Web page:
Donald Trump seems to be running on anger and the same old list of confusing issues that his base loves, but America might have trouble either identifying with or getting tired of. If he is not careful, it could be a problem:
He definitely has grievances and what he feels are examples of government persecution.
He has things that make him mad, and he has the usual list of demons he wants exorcising, but is this anything original, or is it more of the same rhetoric that he displayed in 2015 and 2016 during his first run for president?
Donald Trump: Nothing New to See Here
When Trump first announced during his initial 2016 campaign, he used illegal immigration as his main issue. But now all Republicans are equally furious about what they say are President Joe Biden’s “Open Border” policies. This has become party orthodoxy. Trump originally ran against China and its nefarious deeds against the United States that made the country weaker.
Now even Democrats are on board with China bashing, so that is nothing new.
Ron DeSantis Is Winning the Culture Wars
He can engage in the culture wars issues such as drag shows that children attend or transgender people competing in women’s sports, but Florida Governor Ron DeSantis appears to own this lane and there are specific administrative rulings, executive orders, laws, and policies that governors can execute that Trump cannot do as a private citizen.
So, score the advantage to DeSantis when it comes to fighting what the right calls “Cultural Marxism.”
DeSantis has also used his power as governor to send migrants to other locales – specifically to Martha’s Vineyard. This is another way he has stolen Trump’s thunder. That was a tactic that Trump could talk about and dream about, but the one that he never accomplished.
Is Trump’s Act Getting Stale?
“Trump’s problem is there are too many Trumps,” John Sides, a government professor at Vanderbilt University who has co-authored books on the last two presidential elections, told the New Yorker. “That doesn’t mean he can’t win. It just means it will be a different type of primary.”
No Longer An Outsider
This primary Donald Trump will not be able to pose as an outsider. He won’t be different from his other rivals, such as Nikki Haley, Mike Pence, and Mike Pompeo, who have substantial government experience.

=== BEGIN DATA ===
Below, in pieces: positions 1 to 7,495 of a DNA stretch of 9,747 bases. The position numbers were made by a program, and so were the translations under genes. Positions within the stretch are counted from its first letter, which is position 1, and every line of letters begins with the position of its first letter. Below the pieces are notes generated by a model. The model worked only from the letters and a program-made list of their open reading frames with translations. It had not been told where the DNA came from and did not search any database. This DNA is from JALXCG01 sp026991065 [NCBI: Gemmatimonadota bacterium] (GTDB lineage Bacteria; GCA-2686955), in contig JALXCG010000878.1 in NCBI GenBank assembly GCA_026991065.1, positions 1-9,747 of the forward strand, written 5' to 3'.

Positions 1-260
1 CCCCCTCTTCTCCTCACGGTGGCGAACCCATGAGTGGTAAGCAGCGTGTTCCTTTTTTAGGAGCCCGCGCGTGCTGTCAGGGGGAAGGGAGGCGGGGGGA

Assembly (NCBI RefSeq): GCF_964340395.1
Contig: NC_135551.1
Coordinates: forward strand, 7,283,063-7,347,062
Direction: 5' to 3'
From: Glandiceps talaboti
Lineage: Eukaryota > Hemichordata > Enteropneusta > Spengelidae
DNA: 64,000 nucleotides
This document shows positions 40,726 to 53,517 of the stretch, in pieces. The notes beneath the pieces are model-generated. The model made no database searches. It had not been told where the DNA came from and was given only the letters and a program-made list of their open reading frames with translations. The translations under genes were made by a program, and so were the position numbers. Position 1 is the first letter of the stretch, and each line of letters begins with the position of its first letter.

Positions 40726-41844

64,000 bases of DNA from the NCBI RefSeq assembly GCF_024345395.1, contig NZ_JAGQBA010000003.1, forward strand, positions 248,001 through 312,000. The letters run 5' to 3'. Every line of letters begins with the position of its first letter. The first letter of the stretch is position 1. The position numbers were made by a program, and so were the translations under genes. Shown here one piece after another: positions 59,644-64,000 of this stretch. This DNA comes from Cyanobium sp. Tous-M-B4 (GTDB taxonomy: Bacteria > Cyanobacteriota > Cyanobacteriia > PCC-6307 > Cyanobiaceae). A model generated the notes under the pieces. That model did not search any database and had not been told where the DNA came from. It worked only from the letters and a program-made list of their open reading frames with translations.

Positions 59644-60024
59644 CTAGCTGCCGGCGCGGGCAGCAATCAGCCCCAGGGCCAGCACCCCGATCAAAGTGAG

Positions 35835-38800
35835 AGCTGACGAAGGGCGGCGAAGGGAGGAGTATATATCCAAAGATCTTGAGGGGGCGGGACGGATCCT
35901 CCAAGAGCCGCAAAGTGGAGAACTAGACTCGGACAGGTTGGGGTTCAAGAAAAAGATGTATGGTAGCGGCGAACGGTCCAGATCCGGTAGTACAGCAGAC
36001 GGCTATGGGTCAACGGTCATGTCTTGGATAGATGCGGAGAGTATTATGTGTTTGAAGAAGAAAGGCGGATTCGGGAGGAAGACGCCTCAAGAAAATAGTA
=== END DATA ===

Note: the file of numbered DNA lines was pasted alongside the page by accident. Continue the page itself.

It Takes Three Issues to Make a Winning Campaign
As a general rule, successful candidates often run on no more than three issues. Any more, and the public tends to tune out.
So far, in his two main addresses, since he declared his third presidential election, Donald Trump has a litany of issues that may confuse voters regarding what he wants to accomplish if he gets back to the White House.
We Have Heard This Before
The first main thrust is that Trump always rehashes his false claim that he won the 2020 election over Biden. Then he accuses the Democrats of being the party of socialists and communists.
Next he reminds supporters about the chaos at the southern border, the need to take the fight to drug cartels in Mexico, his desire to take away funding for public schools that teach critical race theory, and a plea to stop the Biden administration’s war on energy.
That’s not all. He wants to rebuild the economy, reduce taxes, cut Chinese imports, and keep China from investing in American properties that put the country at risk.
The End for Donald Trump?
That’s eight issues.
And these are familiar talking points that Republicans already tried to run on in the 2022 Midterms. It’s just too many subjects for the low-information, ordinary, and independent voters to process. Alternatively, the Democrats in 2022 ran on abortion rights, saving Democracy, and against MAGA extremism. That’s three. You can argue they were successful with that succinct platform.
People running against Trump can simply agree with the former president and take those eight issues off the table so that everyone would be running on the same thing. Trump will not enjoy the separation from the rest of the field that he had in 2016. There is plenty of time for Trump to whittle down his wish list of policy stances. He can test the applause lines he gets in speeches and run baseline polls to see what Republicans most care about, but what he is running on now looks like an unoriginal and unfocused laundry list of complaints.
This lack of freshness could stymie his re-election effort and end his political career if he is not careful. Oh what will Donald Trump do?
Author Expertise and Experience
Serving as 19FortyFive’s Defense and National Security Editor, Dr. Brent M. Eastwood is the author of Humans, Machines, and Data: Future Trends in Warfare. He is an Emerging Threats expert and former U.S. Army Infantry officer. You can follow him on Twitter @BMEastwood. He holds a Ph.D. in Political Science and Foreign Policy/ International Relations.